My old bench was just not cutting it. Not sturdy enough for using hand planes, could not store other large tools, it was too low (I am 6’7”) and it was just not cool. From Woodworking For my new bench I choose to use Southern Yellow Pine (SYP) for the top and Douglas Fir for the legs. Here are some of the other choices I made for the bench: From Woodworking Legs – Co planer with top, 5.25” x 5” x 39” with Mortise and Tenon joints that will be pegge...
Over the past several years I have been needing and wanting to buy or maybe just make a workbench. I have gone to five woodworking shows in three states over the past two years. At these shows and in several magazines or catalogs I have noticed many of these really nice woodworking benches that are way far out of my reach as far as the $$$ involved. Finally after a elongated sick spell lasting nearly two months I finally get few boards together, screws, a very few nails and other items tha...
Old Danish hobby workbenchcroissants, espresso and beer… No into needed, so let’s jump right into the story: This blog starts in my small kitchen back home. So it could be about croissants and espresso or a few of my handmade knifes… Or of friends like Flemming that show up and bring joy in my life. I’ll give you a clue, if you did not read the headline… My friend Flemming left, so we will talk about the stranger in the kitchen…Yes I guess...
I recently semi-retired from my position as the VP of R&D at a small hardware company where I designed power tool attachments and accessories. Having the time to pursue projects that delight me instead of the owner of this company, I have decided to try to bring one of my best ideas yet to market. I would love to have your feedback on both the product and my approach to funding the project. I recently semi-retired from my position as the VP of R&D at a small hardware company where ...
While this is the beginning of my construction blog for the V8 Degree bench, I’m not actually going to get into the build just yet. There are a few more features that I didn’t want to clutter the project post with and I’ve added a couple of demo videos on the vices. I thought it would be best to start with a full view of the bench and its operational features first and get into the construction process in the next segment. This photo shows the dog hole inserts that hide a...
Well, I have to admit this is a new one for me. I’m in the final steps of completing my version of the new fangled workbench and was moving the top, back and forth over the leg assembly. It’s 2’ x 4’ x 2” thick with a 50 pound Craftsman woodworking vise on one end. Weighs about 125 lbs. Never actually picked it up , just moving, flipping it top to bottom, so I could get to the bottom and fit it to the leg assembly base. Well, low and behold,, I hear a gi...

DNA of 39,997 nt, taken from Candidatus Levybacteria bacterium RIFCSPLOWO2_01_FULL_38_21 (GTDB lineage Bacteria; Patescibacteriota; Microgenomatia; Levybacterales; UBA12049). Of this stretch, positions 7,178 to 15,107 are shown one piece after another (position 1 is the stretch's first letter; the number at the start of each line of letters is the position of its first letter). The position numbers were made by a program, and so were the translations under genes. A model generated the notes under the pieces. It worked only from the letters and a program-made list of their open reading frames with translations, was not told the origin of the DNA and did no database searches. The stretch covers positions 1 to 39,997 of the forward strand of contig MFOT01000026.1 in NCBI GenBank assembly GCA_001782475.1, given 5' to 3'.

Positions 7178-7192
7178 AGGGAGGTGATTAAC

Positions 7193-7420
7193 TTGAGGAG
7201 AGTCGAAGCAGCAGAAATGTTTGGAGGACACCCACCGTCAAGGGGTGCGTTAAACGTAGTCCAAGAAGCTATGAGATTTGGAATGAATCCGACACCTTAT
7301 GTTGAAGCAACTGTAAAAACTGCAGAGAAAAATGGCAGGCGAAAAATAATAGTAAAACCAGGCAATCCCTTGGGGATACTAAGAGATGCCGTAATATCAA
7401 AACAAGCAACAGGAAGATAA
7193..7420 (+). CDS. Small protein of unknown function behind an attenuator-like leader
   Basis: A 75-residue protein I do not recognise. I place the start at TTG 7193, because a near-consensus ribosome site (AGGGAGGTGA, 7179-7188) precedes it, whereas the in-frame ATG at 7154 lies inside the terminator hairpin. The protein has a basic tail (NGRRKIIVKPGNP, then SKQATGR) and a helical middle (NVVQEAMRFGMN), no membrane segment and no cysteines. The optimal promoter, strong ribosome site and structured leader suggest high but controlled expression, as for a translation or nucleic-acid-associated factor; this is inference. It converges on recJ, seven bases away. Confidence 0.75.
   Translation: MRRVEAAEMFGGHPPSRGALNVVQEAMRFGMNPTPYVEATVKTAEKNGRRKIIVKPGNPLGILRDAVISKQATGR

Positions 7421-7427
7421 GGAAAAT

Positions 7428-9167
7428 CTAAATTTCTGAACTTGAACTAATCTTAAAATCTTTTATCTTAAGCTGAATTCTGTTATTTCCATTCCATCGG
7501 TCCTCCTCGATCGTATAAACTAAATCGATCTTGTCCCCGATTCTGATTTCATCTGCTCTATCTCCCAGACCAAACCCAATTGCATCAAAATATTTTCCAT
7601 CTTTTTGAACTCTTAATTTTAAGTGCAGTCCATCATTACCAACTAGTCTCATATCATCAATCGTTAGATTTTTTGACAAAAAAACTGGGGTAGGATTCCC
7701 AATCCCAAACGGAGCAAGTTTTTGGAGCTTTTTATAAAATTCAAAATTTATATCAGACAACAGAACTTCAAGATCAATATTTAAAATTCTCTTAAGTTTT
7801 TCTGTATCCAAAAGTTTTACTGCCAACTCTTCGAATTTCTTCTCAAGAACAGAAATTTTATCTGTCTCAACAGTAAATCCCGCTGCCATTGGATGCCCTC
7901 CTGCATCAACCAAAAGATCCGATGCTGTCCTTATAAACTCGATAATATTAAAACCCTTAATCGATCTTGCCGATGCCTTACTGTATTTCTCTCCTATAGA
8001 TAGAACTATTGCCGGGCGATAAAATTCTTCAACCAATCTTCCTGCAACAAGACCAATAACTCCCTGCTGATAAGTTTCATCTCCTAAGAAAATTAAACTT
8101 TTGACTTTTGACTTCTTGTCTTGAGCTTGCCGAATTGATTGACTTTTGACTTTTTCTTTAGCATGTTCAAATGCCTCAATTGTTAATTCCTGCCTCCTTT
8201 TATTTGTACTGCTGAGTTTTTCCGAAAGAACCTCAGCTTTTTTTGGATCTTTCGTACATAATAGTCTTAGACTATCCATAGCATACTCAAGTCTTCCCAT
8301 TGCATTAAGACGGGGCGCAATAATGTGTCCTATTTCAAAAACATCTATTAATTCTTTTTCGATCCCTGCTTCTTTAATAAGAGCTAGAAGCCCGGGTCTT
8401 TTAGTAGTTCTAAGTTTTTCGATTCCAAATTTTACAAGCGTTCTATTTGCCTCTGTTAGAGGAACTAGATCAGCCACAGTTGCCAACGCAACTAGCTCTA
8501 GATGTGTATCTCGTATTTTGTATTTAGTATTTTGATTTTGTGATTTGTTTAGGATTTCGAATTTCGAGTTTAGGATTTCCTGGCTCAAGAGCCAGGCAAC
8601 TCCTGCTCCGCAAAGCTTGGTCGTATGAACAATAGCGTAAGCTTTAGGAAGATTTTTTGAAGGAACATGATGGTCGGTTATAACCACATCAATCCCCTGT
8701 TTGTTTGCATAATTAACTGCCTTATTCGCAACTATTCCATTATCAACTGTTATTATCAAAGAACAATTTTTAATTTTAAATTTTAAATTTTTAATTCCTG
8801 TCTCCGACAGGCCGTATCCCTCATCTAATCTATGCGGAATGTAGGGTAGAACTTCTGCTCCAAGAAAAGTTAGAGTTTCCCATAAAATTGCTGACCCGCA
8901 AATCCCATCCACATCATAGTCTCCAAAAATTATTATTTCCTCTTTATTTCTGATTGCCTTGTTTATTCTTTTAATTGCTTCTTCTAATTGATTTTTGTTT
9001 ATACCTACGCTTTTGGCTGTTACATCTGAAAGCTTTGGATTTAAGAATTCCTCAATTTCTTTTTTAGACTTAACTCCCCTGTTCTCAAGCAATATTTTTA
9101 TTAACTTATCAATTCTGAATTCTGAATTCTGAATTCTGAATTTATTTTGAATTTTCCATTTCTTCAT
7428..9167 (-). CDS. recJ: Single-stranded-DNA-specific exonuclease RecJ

Back again friends, Ok, the next step is the make a wagon vise out of this screw I got from Lee Valley. Thanks to PurpLev for the inspiration on his blog:http://lumberjocks.com/PurpLev/blog/17919 First I jointed one side of the boards for the end caps then ran it through the thickens planner, etc… Next since the wood in the wagon vise recess had warped since being cut I had to trim some wood off using my #78, #92, and a chisel. I even used the front bullnose portion of the 78...
When I ordered the BenchCrafted hardware I also ordered the hardware for the Moxon vise. Not only was I inspired by BrandonW’s bench but also his Moxon vise. So, it has been sitting in my shop for about nine months. Brandon’s Moxon Vise The plan is to make a Moxon Vise Bench-top Bench because when I doing fine work I find myself slumping over for extended periods of time. That kind of zaps the fun of it after a while. Furthermore, I admit to being spoiled when comes to h...
I’m surprised at how much progress I’ve made since the last blog, especially since this part was pretty hand tool intensive. The following is the process I went through the make the lower shelf. I had a bunch of rough sawn Red Oak that was perfect to use up on the shelf. I’m done making furniture out of Red Oak so I really wanted to burn through it all with this bench build. So I got a nice workout two days ago with the wooden Fore, Scrub, and Stanley #5. I got these boards fl...
The to-do list—never final, as I’m learning—now consists of: - Drilling the dog holes (awaiting the arrival of the 3/4”, 17” long Bosch auger bit)- Installing the face vise- Framing the front, back, and sides with 3/4” hardwood (thanks, Steve !)- Deciding whether or not I want to hit it with Danish Oil But … it’s dead flat, roughly 36” working surface (seems perfect for me), and …. will probably come in right around that $175 m...
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